Under the paid inclusion model, advertisers set up an account, submit listings and pay a fee to be reviewed by the algorithm. However, there is no guarantee the listings will always be included in the search results, or where they might be ranked on a given page. Still, paid inclusion helps increase relevance of results by allowing search engines to crawl deeper into businesses' Web sites and onto areas previously indexed only via spam techniques. As a result, individual Internet users are given access to better quality search listings.

In paid placement, advertisers pay to receive premium placement within the search results listings. For example, at Overture, advertisers bid for placement in its search results and only pay the company when a consumer clicks on the advertiser's listing. Following a rigorous screening for relevance by Overture's editorial team, the company then distributes its search results to thousands of Web sites across the Internet, including popular destinations such as MSN, Yahoo! and Lycos.

Rapid success of the paid placement search model pioneered by Overture has lent itself to increased progress -- and competition. The push to provide marketing services comes as more advertisers embrace the medium and seek a greater stake of e-commerce territory, both in the U.S. and overseas. The paid placement search market is expected to grow to $3 billion by 2004 and $6 to $8 billion by 2007/2008, up from $1 billion in 2001, according to Overture estimates.

Overall, as the Internet search sector expands, most search engines and portals are employing a mix of editorial, paid inclusion and algorithmic methods to meet diverse needs of their users and better monetize search pages. For example, portals such as Yahoo! and MSN provide a composite search page by combining various search options.

Search and Direct Marketing
As a direct-response channel, Internet search comes with many built-in benefits that provide online marketers an attractive mix of message control, consumer targeting and conversion-tracking capabilities. In general, search comes with four distinct advantages over traditional direct mail that marketers find hard to resist.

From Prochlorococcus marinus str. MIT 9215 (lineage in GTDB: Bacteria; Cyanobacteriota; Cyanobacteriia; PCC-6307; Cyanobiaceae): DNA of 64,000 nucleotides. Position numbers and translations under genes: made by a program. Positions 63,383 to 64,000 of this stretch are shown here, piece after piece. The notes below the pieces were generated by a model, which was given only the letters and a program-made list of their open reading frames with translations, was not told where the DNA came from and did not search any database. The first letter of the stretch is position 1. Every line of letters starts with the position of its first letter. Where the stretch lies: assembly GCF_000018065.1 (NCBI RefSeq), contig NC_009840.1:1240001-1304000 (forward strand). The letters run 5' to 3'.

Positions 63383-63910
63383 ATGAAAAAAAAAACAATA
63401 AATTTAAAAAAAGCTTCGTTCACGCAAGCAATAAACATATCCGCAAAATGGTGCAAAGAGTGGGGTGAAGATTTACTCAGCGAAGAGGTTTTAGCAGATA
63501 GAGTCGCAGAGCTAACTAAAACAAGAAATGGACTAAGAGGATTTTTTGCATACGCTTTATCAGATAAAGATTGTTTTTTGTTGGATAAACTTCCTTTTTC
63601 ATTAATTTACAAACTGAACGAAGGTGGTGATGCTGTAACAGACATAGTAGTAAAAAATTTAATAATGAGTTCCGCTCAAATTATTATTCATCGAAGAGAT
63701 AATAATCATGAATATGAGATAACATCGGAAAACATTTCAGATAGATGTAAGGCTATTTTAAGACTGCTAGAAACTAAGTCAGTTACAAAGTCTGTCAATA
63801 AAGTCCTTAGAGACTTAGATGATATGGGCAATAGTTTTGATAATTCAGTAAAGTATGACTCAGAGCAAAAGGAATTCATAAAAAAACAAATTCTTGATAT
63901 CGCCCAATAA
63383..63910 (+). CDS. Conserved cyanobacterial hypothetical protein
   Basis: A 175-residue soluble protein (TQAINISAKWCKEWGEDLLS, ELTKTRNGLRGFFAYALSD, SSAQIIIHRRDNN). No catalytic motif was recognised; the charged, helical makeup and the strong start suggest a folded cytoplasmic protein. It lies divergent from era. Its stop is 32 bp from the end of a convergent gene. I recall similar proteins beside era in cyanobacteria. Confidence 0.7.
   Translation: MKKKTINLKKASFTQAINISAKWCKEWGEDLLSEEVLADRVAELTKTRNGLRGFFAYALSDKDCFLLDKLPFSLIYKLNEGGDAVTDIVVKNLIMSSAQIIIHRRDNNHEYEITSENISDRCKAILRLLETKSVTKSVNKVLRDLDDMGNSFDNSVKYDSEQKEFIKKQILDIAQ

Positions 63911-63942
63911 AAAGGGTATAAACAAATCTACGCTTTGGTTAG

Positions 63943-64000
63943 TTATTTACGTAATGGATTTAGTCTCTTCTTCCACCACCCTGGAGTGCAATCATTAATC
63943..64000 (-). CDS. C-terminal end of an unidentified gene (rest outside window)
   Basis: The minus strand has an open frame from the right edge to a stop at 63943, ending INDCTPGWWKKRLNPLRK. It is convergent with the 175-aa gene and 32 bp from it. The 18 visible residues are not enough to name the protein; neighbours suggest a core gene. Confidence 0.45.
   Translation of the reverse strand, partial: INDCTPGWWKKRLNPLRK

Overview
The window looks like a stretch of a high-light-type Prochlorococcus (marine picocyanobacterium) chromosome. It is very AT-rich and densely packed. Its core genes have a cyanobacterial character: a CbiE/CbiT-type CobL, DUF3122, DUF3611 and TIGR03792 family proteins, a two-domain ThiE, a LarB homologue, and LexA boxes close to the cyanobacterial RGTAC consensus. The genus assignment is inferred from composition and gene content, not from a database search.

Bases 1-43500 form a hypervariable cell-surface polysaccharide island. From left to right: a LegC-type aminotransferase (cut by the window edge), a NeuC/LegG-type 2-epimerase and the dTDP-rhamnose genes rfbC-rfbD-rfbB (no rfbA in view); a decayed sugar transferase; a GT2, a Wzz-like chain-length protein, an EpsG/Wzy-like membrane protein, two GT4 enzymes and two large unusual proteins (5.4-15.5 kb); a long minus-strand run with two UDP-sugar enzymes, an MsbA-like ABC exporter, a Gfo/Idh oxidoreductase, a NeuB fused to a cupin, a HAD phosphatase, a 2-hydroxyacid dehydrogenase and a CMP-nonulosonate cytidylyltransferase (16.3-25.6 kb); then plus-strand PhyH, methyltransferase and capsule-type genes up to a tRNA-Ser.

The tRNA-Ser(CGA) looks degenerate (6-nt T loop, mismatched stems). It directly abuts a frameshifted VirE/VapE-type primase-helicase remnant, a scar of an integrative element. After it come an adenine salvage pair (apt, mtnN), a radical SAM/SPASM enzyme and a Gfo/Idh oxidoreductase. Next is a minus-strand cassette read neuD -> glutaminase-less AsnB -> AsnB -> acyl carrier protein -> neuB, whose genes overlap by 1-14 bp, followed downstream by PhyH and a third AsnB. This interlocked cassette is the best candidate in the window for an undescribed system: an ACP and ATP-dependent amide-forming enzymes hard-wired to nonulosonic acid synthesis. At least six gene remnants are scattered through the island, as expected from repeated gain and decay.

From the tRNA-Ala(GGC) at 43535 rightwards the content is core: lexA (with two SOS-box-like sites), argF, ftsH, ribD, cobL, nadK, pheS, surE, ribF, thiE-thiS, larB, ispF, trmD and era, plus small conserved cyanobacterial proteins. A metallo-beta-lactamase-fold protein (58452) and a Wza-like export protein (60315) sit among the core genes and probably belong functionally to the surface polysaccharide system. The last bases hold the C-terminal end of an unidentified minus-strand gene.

First, a tremendous effort goes into defining the target audience and mailing lists when launching a direct-mail campaign. Search, however, reverses this process as the consumer finds the marketer by actively looking for his or her specific product or service, thereby creating a pre-qualified lead.

Second, in terms of creative, design and messaging, direct marketers must continuously spawn breakthrough packaging and copy for each mailing. In search, marketers simply identify keywords relevant to their businesses and create descriptions for their product and service offering.

A third advantage is that marketers can track success rates in real-time with Web-based tools; whereas in direct mail, performance is often hindered by traditional phone and "snail-mail" tracking.

A final point of differentiation is pricing and cost control. With direct mail, costs are incurred before a single lead is generated. In many forms of search, however, a marketer only pays after a consumer clicks through to their Web site at a price the marketer decides the lead is worth.

While search can be a powerful, stand-alone marketing tool, it is best used as a compliment to an advertisers other direct marketing programs - both online and off.